Wading in Seas Not Shining.

While Peter Beinart's foreign policy has improved markedly since he was equating progressives with Truman-era fellow travelers, his conception of what "morality" means in foreign policy still seems to have precious little to do with actual consequences. Here he is attacking the Obama administration for "downsizing" -- that is, abandoning a broader "war on terror" in favor of targeting al-Qaeda:

But downsizing also has its costs. The first is moral. Obama may be right that the U.S. can't vanquish movements like Hizballah and the Taliban or even an embattled regime like Iran's. Legitimizing them, however, will be hard for some Americans to swallow. Already, hawks have slammed Obama for negotiating with Iran's mullahs while the blood of Iranian protesters is still fresh on their hands. And "reconciliation" with the Taliban, while necessary for the U.S.'s eventual withdrawal from Afghanistan, might be a horror show for Afghan women. It is worth noting that while many historians applaud Nixon's retreat from global containment, his decision to cozy up to dictators in Beijing, Moscow and elsewhere elicited revulsion from Americans on both left and right.

I'll grant the Afghanistan example -- though as I argued yesterday, cutting out the Taliban entirely still wouldn't result a great situation for Afghan women -- but the Iran example is revealing. Beinart does not specify how negotiating with Iranian leaders would have actually harmed dissidents on the ground, or how refusing to speak with them would have helped the movement. All he has is a vague reference to "legitimation." But if "legitimizing" a regime like Iran's has the practical consequence of setting back its nuclear program without impacting its treatment of domestic dissidents, how is that not moral?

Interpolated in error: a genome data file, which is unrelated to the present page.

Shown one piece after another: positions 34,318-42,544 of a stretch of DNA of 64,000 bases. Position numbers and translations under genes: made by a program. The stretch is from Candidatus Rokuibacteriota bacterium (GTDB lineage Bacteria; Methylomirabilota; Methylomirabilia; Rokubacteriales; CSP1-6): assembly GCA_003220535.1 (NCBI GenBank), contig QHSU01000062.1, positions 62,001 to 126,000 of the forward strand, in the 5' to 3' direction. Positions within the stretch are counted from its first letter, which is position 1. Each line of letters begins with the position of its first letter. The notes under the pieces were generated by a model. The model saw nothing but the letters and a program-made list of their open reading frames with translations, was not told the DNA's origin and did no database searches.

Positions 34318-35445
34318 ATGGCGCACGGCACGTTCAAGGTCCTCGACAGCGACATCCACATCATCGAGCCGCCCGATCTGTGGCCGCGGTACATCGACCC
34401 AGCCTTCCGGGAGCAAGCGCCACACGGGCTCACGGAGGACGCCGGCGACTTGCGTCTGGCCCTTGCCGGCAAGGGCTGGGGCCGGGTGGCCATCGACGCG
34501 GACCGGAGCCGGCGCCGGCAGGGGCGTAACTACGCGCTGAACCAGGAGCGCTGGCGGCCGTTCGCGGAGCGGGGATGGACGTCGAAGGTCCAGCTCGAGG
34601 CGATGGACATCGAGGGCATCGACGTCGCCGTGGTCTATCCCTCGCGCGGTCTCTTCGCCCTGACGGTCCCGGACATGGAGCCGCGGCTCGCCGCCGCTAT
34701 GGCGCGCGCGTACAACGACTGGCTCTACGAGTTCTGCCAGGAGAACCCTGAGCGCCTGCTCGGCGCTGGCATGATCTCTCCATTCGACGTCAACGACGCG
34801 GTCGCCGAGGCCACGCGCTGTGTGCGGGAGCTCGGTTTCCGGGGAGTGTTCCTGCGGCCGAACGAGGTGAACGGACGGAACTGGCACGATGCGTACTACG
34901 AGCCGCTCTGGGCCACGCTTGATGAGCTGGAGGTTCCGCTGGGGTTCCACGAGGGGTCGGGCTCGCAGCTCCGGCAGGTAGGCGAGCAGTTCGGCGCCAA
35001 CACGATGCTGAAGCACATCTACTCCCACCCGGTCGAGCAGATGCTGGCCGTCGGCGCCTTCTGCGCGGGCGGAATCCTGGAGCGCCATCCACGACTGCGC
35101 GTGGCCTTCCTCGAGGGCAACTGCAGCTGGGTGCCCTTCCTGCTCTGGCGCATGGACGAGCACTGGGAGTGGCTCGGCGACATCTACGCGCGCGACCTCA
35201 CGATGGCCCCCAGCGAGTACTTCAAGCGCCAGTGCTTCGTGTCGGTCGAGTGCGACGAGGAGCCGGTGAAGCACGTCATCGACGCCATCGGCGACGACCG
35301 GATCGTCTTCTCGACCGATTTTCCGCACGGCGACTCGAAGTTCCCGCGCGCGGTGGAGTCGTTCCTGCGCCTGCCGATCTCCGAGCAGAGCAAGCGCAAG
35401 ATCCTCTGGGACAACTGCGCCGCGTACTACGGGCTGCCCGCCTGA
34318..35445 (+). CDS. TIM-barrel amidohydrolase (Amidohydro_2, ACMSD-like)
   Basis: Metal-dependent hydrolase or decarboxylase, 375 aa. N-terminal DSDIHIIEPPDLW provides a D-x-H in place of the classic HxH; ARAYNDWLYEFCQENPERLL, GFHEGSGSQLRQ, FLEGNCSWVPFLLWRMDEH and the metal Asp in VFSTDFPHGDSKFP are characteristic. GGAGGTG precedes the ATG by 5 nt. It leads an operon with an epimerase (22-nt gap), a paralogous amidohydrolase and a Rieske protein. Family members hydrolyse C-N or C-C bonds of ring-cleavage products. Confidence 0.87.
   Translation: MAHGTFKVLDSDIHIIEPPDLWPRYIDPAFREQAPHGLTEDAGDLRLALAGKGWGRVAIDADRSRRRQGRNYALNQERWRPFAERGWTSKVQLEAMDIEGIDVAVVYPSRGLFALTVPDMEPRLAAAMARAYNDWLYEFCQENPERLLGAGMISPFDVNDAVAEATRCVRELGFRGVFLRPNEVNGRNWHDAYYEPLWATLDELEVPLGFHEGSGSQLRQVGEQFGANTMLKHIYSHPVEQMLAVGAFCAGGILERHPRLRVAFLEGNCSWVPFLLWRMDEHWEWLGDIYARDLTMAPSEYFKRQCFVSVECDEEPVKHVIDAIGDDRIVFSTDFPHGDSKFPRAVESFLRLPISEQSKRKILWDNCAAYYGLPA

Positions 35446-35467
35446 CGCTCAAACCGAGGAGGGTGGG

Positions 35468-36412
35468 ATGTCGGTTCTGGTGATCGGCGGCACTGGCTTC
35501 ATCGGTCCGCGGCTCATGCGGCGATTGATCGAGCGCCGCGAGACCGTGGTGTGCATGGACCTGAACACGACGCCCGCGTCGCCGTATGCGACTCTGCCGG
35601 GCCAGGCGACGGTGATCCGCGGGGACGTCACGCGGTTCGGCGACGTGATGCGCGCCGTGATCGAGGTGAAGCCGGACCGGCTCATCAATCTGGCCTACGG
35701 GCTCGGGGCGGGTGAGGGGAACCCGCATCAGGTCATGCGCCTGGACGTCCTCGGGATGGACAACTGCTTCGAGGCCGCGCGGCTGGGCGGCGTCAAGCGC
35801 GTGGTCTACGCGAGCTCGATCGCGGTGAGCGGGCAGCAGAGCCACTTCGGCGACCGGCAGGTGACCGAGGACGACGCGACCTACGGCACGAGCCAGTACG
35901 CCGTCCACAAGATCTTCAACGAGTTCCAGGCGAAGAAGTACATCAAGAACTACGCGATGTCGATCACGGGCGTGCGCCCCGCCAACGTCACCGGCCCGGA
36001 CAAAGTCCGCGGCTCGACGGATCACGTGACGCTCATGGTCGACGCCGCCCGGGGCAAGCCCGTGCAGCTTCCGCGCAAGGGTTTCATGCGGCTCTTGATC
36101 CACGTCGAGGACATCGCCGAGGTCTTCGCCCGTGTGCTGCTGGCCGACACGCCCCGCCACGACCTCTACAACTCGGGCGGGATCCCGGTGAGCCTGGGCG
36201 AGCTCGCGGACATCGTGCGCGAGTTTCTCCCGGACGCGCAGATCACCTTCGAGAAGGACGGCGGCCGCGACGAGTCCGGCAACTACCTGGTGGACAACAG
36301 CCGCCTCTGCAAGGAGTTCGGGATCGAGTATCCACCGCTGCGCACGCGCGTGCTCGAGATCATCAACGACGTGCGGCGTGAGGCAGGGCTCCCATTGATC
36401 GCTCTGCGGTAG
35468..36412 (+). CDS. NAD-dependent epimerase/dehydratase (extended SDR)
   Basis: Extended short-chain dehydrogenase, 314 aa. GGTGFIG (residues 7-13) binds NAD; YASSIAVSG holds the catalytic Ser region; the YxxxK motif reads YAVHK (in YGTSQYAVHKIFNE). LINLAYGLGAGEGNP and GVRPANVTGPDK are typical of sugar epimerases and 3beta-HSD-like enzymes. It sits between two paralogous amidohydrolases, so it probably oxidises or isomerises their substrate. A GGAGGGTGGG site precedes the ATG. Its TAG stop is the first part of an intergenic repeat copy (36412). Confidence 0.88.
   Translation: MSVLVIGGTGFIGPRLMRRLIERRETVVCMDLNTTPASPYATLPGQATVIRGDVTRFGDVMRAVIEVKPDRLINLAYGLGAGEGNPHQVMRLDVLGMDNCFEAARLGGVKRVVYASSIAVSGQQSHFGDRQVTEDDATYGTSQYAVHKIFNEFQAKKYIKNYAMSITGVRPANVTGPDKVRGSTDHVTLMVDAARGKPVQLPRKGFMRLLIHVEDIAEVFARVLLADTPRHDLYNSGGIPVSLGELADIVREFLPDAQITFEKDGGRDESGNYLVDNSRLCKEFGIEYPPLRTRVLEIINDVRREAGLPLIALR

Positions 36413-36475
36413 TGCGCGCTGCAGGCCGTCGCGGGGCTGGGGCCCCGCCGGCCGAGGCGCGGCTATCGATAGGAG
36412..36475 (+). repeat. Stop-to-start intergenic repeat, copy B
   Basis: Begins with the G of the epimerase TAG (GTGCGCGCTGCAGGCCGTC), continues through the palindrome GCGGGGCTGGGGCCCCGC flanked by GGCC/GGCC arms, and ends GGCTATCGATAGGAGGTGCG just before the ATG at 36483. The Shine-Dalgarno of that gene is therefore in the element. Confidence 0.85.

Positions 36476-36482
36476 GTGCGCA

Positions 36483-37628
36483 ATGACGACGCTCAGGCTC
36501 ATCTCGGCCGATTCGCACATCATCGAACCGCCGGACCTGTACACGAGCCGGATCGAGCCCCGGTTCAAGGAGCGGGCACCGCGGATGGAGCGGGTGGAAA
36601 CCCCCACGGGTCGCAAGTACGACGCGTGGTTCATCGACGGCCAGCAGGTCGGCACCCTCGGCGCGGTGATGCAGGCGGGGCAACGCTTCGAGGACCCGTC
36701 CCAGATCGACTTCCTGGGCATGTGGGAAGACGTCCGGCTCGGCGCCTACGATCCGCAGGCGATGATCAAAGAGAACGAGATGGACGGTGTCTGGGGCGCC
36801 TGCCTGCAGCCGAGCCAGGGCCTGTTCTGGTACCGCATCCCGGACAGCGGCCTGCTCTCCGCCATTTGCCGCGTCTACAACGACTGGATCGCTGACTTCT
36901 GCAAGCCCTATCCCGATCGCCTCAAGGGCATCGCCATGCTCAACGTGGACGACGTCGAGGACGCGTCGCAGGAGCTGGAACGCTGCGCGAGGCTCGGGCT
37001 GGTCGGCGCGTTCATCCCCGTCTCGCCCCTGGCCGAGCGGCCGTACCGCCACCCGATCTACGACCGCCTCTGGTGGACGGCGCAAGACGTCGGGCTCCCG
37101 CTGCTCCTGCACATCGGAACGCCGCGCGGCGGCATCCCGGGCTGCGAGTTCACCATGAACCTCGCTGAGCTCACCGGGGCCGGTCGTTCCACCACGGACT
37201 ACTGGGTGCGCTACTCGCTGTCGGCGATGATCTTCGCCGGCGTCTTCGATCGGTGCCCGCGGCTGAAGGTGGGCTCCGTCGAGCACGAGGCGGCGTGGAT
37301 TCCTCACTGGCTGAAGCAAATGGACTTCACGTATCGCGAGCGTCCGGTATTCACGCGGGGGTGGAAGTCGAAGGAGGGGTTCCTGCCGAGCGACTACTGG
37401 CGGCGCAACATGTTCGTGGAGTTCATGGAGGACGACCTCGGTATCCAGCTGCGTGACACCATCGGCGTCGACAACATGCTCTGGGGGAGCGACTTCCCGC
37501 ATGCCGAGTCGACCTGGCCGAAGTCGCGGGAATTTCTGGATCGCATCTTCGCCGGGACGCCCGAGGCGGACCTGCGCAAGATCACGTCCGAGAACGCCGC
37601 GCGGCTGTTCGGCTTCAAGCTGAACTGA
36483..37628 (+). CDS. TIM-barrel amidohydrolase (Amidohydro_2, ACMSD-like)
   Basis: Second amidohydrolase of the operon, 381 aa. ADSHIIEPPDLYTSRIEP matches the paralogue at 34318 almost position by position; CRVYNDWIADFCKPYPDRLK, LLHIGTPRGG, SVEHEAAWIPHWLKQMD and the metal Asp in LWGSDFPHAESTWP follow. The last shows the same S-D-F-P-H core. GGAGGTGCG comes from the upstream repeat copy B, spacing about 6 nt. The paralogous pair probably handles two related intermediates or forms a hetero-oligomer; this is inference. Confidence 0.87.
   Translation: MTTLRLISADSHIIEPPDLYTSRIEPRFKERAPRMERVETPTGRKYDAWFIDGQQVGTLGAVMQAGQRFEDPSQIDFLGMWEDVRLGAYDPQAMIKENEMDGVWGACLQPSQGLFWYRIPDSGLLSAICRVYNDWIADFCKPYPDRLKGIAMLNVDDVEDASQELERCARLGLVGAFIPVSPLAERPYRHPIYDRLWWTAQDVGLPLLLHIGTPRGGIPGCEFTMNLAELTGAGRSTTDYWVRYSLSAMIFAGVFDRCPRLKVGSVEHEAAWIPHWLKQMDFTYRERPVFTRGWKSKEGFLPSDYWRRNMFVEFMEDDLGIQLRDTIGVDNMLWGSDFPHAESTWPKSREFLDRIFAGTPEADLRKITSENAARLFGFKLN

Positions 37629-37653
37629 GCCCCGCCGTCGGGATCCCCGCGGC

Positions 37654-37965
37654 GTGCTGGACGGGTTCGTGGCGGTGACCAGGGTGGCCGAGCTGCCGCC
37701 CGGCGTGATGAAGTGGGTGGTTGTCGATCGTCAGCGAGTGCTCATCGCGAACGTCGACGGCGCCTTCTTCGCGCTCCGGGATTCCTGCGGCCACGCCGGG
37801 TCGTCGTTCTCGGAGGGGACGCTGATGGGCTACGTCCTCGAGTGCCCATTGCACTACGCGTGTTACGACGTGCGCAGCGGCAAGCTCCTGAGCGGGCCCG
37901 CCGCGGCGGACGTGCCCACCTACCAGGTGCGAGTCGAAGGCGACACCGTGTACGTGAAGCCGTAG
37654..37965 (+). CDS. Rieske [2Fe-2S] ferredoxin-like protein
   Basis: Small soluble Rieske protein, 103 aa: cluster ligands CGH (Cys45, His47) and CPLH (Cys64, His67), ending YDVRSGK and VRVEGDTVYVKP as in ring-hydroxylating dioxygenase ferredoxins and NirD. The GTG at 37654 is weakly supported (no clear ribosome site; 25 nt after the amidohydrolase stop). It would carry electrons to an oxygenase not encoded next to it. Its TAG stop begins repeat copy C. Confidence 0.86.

This applies to Nixon as well. No one denies that Nixon and Kissinger cared little for human rights considerations. But the most persuasive criticisms of the Nixon and Ford administrations focus on American actions -- like bombing Cambodia or encouraging Suharto to invade East Timor -- that led directly to increased civilian casualties. Détente with the Soviet Union and normalization with China were not only morally justifiable inasmuch as they decreased the likelihood of a catastrophic war erupting against either, but because they also led to human rights gains. The Helsinki Accords -- which codified human rights standards in the Soviet Union, encouraged dissidents there, and resulted in the creation of Human Rights Watch -- were adopted as a direct outgrowth of détente, and as a part of American and allied recognition of the Soviet sphere of influence in Eastern Europe. "Legitimizing" the Soviet Union might have "elicited revulsion," but it represented real progress for Soviet dissidents.

Of course, none of this matters if "morality" just means "not talking to icky people." This definition seems to still apply for Beinart, unfortunately.

--Dylan Matthews